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  • Updated 02.13.2023
  • Released 02.09.1994
  • Expires For CME 02.13.2026




Hemiballism is often a challenging movement disorder to manage, especially in severe cases. Outlined herein are some of the salient points that may help the clinician understand better the history, clinical spectrum, causes, pathophysiology, differential diagnoses, diagnostic workup, prognosis, and latest medical and surgical treatment options for hemiballism. A clinical vignette is also provided to illustrate a classic case of hemiballism.

Key points

• Hemiballism refers to flinging movements of the upper and lower limbs on one side of the body.

• Onset of hemiballism is usually acute and is most commonly due to ischemic stroke, hemorrhage, autoimmune disorders, medications, metabolic abnormalities (most commonly hyperglycemia), neoplasms, or infections.

• Treatment is usually symptomatic unless a reversible cause can be identified and corrected (eg, hyperglycemia, infections, drugs, or metabolic abnormalities).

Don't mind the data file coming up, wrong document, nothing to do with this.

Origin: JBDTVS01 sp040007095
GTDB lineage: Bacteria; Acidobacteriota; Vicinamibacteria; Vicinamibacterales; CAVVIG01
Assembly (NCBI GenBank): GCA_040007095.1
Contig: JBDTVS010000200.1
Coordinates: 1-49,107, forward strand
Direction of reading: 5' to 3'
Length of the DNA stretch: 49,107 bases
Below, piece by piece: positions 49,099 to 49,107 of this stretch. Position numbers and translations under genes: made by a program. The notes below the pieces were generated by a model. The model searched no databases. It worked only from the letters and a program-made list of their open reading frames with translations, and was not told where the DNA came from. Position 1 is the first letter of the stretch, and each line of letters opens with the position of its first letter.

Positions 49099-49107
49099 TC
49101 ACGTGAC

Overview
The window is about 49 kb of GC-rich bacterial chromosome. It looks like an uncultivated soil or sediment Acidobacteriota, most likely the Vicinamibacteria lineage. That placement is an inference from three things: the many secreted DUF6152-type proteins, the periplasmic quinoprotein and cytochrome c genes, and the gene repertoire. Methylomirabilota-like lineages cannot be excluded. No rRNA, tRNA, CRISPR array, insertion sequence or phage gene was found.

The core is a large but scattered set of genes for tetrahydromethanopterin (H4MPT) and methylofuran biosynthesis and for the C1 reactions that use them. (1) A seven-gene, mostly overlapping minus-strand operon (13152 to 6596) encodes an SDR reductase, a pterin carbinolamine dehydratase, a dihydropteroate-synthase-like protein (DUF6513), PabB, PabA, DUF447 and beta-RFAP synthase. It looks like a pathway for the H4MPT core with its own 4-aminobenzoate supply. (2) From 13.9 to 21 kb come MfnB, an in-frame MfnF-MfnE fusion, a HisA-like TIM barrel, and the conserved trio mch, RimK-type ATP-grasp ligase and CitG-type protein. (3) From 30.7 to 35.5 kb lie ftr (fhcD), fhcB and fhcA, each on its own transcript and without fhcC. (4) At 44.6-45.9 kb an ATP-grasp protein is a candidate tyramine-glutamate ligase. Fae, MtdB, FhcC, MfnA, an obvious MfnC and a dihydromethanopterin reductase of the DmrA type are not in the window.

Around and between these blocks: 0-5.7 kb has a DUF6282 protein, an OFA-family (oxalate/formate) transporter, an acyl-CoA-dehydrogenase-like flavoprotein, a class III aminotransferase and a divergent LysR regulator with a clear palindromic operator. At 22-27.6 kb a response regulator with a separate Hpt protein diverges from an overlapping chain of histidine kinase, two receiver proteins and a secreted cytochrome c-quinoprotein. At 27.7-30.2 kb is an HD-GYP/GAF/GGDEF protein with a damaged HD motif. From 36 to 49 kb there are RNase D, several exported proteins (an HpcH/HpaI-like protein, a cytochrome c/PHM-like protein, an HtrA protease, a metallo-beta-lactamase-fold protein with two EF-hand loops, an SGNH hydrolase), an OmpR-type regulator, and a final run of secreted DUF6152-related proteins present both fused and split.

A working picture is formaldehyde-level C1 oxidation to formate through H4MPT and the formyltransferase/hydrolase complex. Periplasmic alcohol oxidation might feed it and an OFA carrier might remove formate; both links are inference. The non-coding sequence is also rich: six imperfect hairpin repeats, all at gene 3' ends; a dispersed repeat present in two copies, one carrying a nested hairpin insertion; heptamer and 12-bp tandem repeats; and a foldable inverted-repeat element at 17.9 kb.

• Drug therapy usually involves the use of neuroleptics or antiepileptic agents.

• Medically refractory hemiballismus may be amenable to deep brain stimulation surgery.

Historical note and terminology

"Ballism,” (meaning "to throw" in Greek) refers to violent, irregular flinging limb movements. It constitutes part of the spectrum of chorea (meaning “to dance”) and is a result of proximal muscle contraction. There are several types of ballism, depending on the distribution of movements. The most common form is “hemiballism,” which involves flinging movements of the upper and lower extremities on one side of the body. Ballism confined to one extremity is referred to as “monoballism.” The term “paraballism” describes ballistic movements in both lower limbs, whereas “biballism” or “bilateral ballism” refers to movements in both sides of the body.

Clinicopathologic and experimental studies in Rhesus monkeys linked lesions of the subthalamic nucleus with contralateral hemiballism. However, hemiballism can also result from lesions of the thalamus, neostriatum, or cerebral cortex. Hemiballism/hemichorea has also been observed in patients with Parkinson disease who have undergone subthalamotomy or subthalamic deep brain stimulation (67). However, the ballism or chorea in these patients is usually short-lived and improves with a reduction of levodopa dosage. Thus, it is believed that normal individuals (those with a physiologically normal subthalamic nucleus) are prone to ballism with subthalamic nucleus lesioning, whereas patients with Parkinson disease (with an abnormal hyperactive subthalamic nucleus) are not.

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